But, it should be known that there is a difference between what happens in Houston, and what happens in areas of the Tornado/Dixie Alley; the area covered within those alleys tend to have high frequency/risk of not just tornadoes, but powerful tornadoes (mile wide, long tracked, etc). Areas like Houston, and parts of Florida can have tornadoes occur, but those that occur almost always fizzle out as soon as they touch ground, and their general areas don't have storied records of powerful, long track tornadoes, unlike, say, the northern areas of Alabama and Mississippi.
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Old 04-13-2016, 06:50 AM
 
Location: Houston, TX
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I'm a native houstonian who occasionally visits the Phoenix area to visit a family member. I love houstons summers but I am a rarity. I like the humidity. Skin looks and feels better with humidity. Sweat is the body's way of cooling itself. When I summer in Phoenix, I feel like a baked potato -- hot and no self cooling. I noticed that Arizonans have a grittier, harder look. I think that's a combo of spending lots of time in the sun with no humidity on the skin. I assure you we have more than 10-15 days of sunny and cloudless days. Some winters are great and mild and others are rainy and colder. The humidity gives the cold a sting to it when we have colder winters, I don't enjoy that. Houston is one of the most diverse cities in the country and for the most part race relations seem pretty good to me on the grand scale. Some residents choose to self segregate and live in primarily white, black, Hispanic, Asian, etc. areas while others live in melting pot neighborhoods are happy. That population diversity makes for some incredibly good dining options.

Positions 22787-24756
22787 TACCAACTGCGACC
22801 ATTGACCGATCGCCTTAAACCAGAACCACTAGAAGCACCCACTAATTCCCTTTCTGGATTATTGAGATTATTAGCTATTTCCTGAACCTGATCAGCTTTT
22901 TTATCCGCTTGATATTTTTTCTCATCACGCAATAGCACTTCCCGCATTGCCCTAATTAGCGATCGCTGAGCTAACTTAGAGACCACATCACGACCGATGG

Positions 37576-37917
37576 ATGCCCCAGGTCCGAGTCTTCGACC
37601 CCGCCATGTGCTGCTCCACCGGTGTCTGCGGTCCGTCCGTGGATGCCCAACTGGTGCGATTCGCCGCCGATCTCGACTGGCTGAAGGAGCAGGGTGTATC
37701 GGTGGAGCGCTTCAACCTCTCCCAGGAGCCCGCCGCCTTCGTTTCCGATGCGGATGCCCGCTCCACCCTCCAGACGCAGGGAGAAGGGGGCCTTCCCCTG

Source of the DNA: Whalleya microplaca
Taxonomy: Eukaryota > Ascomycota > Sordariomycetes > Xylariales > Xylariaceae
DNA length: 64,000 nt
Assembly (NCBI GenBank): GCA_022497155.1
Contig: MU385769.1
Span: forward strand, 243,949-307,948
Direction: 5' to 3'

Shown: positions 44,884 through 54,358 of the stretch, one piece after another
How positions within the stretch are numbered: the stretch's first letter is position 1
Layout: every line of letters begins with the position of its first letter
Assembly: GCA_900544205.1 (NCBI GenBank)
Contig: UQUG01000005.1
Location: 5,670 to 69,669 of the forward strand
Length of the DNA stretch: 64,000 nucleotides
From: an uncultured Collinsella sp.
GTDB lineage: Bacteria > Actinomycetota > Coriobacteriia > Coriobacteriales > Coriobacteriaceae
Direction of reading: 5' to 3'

Crime is high in Houston from my perspective as a native but probably to be expected with the population density and people from all over living here. I find driving in Phoenix so much better than Houston. Easier to navigate and drivers much more courteous. Kudos to Phoenix on your drivers. Love a weekend jaunt to Payson or Sedona. Maybe only six hours to Las Vegas if you're into that. I enjoy Phoenix a great deal but think I would miss the greenery in Houston like grass lawns vs. rock lawns. There are some grass lawns in Phoenix but just not as many. Too much brown for me in the landscape and the building colors but it's the desert so it's probably as it should be. Houston has a lot of pollution but surprisingly that's also a big issue for Phoenix. You can google the air quality for both. Allergies? I don't get away from them in Phoenix. People planted enough stuff there to ensure pollen exposure. I'd suggest visiting both cities in the summer and deciding what lifestyle features are the most important to you when deciding where to live.

In answer to op questions - Houston is the larger city by a long shot. The construction and carpentry trades are dominated by Hispanics. Some legal and some illegal immigrants who will work for much lower wages. Not sure about those trades in Phoenix.

Last edited by texas7; 04-13-2016 at 07:01 AM..